Friday, February 27, 2009

The Debts of the Spenders: The Problem W/Re-Financing Americans' Debt

If sub-prime homeowners can get bailed out then why not all homeowners? Or for that matter, student loan holders (such as yours truly who does not and has never owned a home but is deep in student loan debt)?

Apparently the answer really is simple.

It is a cash flow problem.

Allowing ALL homeowners and student loan holders to refinance at low rates (for example, below 5% on a 30 year note) would be equitable and eliminate the problem of moral hazard.

But doing so would hurt the banks, financials, and other institutions that hold Americans in perpetual debt slavery through their ownership of mortgages and asset backed securities.

Massive refinancing would lower their interest incomes and further increase the basis point spread in an already illiquid ABS market.

I can already hear the protests from some ABS and fixed income traders reading this site (those few that deign to visit anyway). "But it's all available on my Bloomberg and Reuters terminal! See, there IS a market."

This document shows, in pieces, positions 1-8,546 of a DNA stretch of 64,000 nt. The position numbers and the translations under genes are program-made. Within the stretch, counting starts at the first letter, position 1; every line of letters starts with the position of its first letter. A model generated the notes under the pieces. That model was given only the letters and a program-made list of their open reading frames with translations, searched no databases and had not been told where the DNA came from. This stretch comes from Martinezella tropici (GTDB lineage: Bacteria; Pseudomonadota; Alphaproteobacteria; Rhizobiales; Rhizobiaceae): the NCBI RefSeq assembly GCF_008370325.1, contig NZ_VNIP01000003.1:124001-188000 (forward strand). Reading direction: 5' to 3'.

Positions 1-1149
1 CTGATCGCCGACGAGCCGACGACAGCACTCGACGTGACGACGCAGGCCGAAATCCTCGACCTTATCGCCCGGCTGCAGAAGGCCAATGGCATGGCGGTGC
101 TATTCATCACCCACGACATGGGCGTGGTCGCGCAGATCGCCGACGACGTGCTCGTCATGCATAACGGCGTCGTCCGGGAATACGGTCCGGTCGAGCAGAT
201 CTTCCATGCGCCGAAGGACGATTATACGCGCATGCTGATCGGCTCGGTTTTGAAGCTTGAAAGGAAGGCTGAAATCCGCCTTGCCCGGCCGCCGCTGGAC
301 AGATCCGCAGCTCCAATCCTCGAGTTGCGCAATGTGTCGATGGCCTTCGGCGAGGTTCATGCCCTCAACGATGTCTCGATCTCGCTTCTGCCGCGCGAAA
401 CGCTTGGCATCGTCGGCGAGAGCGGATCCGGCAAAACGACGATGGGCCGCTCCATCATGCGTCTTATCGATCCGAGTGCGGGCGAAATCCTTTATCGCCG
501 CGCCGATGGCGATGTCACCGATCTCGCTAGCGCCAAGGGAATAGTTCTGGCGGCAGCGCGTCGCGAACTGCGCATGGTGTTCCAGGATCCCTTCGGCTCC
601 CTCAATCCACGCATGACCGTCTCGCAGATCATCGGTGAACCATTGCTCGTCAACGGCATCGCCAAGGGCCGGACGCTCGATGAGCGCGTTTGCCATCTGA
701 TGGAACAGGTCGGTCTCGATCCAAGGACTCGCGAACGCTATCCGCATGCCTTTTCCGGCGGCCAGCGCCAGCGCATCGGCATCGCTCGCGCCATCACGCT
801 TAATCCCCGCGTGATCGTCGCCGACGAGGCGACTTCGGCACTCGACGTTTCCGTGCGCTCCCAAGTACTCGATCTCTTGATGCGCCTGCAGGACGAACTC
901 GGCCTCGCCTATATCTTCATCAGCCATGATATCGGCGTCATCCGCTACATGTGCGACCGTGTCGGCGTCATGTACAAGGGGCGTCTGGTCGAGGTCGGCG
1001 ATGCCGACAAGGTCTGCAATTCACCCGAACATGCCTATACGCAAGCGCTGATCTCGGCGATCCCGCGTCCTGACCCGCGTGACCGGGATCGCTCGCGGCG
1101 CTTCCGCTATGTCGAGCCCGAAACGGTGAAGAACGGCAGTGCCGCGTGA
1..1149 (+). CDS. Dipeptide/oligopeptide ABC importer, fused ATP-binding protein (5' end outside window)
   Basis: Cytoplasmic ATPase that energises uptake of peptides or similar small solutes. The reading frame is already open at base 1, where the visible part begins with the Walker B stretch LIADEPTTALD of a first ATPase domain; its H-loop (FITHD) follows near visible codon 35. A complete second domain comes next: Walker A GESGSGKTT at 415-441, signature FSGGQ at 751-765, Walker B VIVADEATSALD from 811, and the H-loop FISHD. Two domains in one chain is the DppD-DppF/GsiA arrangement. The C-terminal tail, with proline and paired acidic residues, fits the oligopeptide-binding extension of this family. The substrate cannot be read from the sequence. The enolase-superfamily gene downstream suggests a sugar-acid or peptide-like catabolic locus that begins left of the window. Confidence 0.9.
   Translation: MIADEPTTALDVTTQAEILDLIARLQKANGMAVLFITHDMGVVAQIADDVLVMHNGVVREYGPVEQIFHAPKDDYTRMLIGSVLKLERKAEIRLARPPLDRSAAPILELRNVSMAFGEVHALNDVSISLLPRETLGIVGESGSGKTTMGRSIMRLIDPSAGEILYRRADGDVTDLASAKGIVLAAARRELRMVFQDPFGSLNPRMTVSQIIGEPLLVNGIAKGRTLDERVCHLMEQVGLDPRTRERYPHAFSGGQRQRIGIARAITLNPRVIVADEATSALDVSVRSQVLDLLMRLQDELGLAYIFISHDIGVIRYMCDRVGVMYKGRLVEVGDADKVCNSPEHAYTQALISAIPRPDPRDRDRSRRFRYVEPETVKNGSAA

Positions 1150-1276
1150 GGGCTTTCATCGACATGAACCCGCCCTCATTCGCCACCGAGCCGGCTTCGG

Really. Now who are we kidding.

It's not as simple as punching in a bunch of CUSIP numbers and running a black box model around the theory.
( CUSIP stands for Committee on Uniform Securities Identification Procedures. CUSIP identifies most securities, including: stocks of all registered U.S. and Canadian companies, and U.S. government and municipal bonds. The number consists of 9 characters - including letters and numbers - that id a company or issuer and the type of security. For more information please visit

The ABS market is full of non-conforming, chopped up tranche loans, bits of derivatives, and other junk floating around. I don't pretend to understand the system. JP Morgan, Citicorp, and other big banks have entire operations dedicated to analyzing and researching the ABS market. And THEY don't even know what it means anymore.


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